A chart in the July 7 Carroll County edition of The Sun listed the incorrect party affiliation for John Lockard Barnes in the Sept. 13 primary election. Mr. Barnes is a Democrat running for judge of the Orphans' Court.
* The Sun regrets the error.
With the race for three District 5 delegate seats now wide open, Carroll
County residents should expect to shake hands with candidate after candidate at their front doors, fire department carnivals and fund-raisers this summer.
Let the campaigning begin -- again.
"It will probably be a much more vigorous race" now that two major Republican candidates are out of the running, said Del. Richard N. Dixon, a Westminster Democrat who is running for re-election.
"It changes the race," said Westminster Republican Jerry L. Toadvine, who is running for the first time.
Incumbent Del. Richard C. Matthews, a District 5 legislator for 27 years, decided not to seek re-election. Tuesday was the last day to file.
"Mr. Matthews' departure is really going to cause people to look carefully at this race," Mr. Toadvine said.
Mr. Matthews said yesterday that he made his decision at the last minute and even had the filing papers in his car Tuesday. He said earlier in the year that he would run again.
"It was a tough decision. I still felt I could have won the race."
Mr. Matthews, who will turn 68 Monday, said that he does not like the trend toward legislators working full time. He said that he needs to spend more time at his business, Matthews Tire & Auto Service in Hampstead.
The other major change in the race came June 24 when Carroll Commissioner Julia W. Gouge dropped out to become the running mate of Republican gubernatorial candidate William S. Shepard.
Those changes spurred two other Republicans to enter the race.
Westminster City Councilman Stephen R. Chapin Sr., 52, said yesterday that he filed for the race after he learned Mr. Matthews would not.
"That was the determining factor for me," he said.
Mr. Chapin said that he and Mr. Matthews both have owned small businesses and might appeal to the same voters.
Manchester resident Joseph M. Getty, 42, who also filed Tuesday, said he felt "sheepish" getting into the race after telling many people he would not. He said he decided to run after Mrs. Gouge, who also is from North Carroll, dropped out.
"I decided at the last minute the timing was pretty favorable," he said.
In addition to Mr. Chapin, Mr. Getty and Mr. Toadvine, there are five other Republicans in the race: W. David Blair of Manchester, Joseph H. Mettle of Eldersburg and Nancy R. Stocksdale, Francis X. Walsh and Thomas J. Cassella, all of Westminster. Besides Mr. Dixon, there are three other Democrats running: Philip R. Deitchman of Eldersburg and Eric R. Hirtle and Ellen L. Willis, both of Westminster.
The primary is Sept. 13.
Mr. Dixon said that he was surprised by Mr. Matthews' decision.
"He will be missed. He had a very thorough knowledge of House rules and politics," Mr. Dixon said.
Mr. Matthews' retirement means that Mr. Dixon, 56, who was elected in 1983, will be the senior member of Carroll's six-person delegation.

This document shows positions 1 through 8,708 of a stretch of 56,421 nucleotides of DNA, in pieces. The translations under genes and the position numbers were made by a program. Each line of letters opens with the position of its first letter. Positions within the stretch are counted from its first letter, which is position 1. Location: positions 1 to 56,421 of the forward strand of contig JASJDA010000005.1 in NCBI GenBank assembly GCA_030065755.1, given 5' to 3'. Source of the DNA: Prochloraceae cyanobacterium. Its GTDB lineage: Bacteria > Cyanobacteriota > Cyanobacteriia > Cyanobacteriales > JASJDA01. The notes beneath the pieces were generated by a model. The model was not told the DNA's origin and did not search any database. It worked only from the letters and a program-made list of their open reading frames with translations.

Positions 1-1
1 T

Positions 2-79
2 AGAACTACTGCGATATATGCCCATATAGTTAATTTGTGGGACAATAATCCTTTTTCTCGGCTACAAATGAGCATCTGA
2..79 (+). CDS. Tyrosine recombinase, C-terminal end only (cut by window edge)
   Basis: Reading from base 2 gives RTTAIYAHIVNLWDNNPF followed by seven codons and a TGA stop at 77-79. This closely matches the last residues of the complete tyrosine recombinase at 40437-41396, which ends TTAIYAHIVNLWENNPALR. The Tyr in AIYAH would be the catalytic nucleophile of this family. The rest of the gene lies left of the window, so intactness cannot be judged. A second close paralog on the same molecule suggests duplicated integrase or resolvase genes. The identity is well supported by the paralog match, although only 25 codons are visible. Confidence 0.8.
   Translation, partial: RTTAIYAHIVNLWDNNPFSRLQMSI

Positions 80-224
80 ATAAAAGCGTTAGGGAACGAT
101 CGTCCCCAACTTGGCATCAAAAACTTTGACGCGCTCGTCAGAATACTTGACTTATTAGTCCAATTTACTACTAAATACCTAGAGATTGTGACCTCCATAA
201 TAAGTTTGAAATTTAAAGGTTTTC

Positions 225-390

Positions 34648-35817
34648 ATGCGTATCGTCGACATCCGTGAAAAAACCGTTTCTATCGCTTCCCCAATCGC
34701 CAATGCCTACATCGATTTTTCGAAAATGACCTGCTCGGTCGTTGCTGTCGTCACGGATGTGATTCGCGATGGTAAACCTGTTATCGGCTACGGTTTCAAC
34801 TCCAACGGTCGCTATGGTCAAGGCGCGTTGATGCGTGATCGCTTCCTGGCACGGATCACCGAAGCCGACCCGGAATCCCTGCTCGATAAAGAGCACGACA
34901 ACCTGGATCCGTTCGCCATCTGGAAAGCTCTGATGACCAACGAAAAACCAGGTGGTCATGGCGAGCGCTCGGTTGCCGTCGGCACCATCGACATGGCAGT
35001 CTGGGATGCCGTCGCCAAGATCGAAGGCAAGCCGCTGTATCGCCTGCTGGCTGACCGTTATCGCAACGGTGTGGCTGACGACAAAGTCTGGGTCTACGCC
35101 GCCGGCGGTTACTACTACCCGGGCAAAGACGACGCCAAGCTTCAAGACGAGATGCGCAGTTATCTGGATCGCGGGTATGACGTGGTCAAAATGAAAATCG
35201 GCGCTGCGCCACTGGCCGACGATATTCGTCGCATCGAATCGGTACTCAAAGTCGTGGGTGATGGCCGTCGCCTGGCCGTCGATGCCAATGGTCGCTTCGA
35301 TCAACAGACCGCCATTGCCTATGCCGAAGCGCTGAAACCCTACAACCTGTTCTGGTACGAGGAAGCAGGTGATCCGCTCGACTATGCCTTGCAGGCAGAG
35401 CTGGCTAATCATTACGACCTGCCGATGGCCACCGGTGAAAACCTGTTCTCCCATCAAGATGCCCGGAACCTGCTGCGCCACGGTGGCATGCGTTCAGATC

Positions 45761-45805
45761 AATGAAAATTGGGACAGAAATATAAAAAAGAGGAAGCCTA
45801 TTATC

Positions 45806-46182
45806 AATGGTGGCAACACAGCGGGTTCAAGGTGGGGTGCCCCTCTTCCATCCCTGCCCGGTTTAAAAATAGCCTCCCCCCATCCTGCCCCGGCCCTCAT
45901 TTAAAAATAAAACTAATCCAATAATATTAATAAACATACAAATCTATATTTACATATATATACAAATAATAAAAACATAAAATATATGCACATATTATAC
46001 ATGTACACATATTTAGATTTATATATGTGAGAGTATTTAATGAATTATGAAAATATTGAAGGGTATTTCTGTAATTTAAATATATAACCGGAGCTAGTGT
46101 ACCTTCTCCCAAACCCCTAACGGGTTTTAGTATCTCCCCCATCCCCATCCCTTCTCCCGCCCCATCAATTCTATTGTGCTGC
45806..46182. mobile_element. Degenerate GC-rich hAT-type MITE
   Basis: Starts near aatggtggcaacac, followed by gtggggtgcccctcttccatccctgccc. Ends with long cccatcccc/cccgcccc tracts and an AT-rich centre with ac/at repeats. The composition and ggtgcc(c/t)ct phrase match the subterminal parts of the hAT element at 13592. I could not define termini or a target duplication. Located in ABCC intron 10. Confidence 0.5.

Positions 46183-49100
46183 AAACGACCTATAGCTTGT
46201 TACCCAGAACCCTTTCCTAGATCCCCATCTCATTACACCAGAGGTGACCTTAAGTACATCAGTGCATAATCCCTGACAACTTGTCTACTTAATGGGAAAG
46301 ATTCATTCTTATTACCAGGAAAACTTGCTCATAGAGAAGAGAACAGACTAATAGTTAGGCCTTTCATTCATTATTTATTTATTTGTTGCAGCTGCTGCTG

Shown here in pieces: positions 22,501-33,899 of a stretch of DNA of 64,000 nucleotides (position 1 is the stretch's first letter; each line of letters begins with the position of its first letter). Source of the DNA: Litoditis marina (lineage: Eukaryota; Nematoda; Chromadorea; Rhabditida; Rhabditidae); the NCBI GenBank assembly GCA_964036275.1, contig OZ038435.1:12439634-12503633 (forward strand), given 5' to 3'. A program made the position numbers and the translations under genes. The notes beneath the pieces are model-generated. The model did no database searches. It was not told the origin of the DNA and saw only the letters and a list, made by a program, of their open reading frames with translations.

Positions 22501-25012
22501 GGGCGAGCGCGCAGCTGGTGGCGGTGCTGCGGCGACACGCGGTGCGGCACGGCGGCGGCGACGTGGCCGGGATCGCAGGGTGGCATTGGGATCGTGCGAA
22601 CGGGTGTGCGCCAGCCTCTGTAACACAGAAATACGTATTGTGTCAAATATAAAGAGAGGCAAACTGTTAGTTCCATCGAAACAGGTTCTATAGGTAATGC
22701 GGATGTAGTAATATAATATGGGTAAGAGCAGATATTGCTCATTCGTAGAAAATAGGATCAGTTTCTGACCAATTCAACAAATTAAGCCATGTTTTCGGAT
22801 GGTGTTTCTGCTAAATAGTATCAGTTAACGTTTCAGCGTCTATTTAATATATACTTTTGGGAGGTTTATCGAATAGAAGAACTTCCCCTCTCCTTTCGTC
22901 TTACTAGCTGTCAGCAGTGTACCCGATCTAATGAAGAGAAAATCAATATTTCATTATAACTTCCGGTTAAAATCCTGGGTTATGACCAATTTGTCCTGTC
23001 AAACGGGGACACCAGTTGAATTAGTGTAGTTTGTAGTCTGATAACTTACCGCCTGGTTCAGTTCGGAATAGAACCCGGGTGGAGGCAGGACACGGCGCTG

District 4 Sen. Charles H. Smelser, 74, who represents parts of Carroll and Frederick counties, announced in May that he would retire after serving seven terms.
Mr. Matthews had led the Carroll delegation for 10 years. After the November election, the senators and delegates representing all or part of Carroll will vote for a new chairman.
He said that he would not endorse a candidate in the primary.
In his campaign, Mr. Chapin said that he would focus on several issues: reducing crime and taxes, recruiting new business to the state and studying state rules on cities and counties. "The legislature must eliminate waste. We have a small, compact state that should be run efficiently," he said.
Mr. Chapin, a city resident for 20 years, is in his first term on the Westminster council. He retired last year as sales manager for Centaur Press, the commercial printing division of Landmark Community Newspapers of Maryland Inc. He said that he now owns and manages properties, mainly in Westminster.
Mr. Getty, who attends law school part-time at the University of Maryland in Baltimore, said: "I love the problem-solving aspects of current events. My approach generally is consensus building."
If elected, he said, he will try to revise the state formula used to determine when new schools should be built. The current formula does not allow counties to plan far enough ahead to accommodate growth, he said. He said that he also would focus on small-business issues.
Mr. Getty works part time as a law clerk at the Westminster firm Stoner Preston and Boswell. He said that he expects to finish law school in 1 1/2 years. He also works part time at the Historical Society of Carroll County, where he was executive director until January.
Mr. Getty said it was his father, Frank Getty, who recruited Mr. Matthews into Republican Party politics in the early 1960s. The elder Getty wanted a group of "young Turks" on the county Republican Central Committee to shake up an entrenched hierarchy, Mr. Getty said.
Mr. Matthews' election to a committee seat was the springboard for his political career.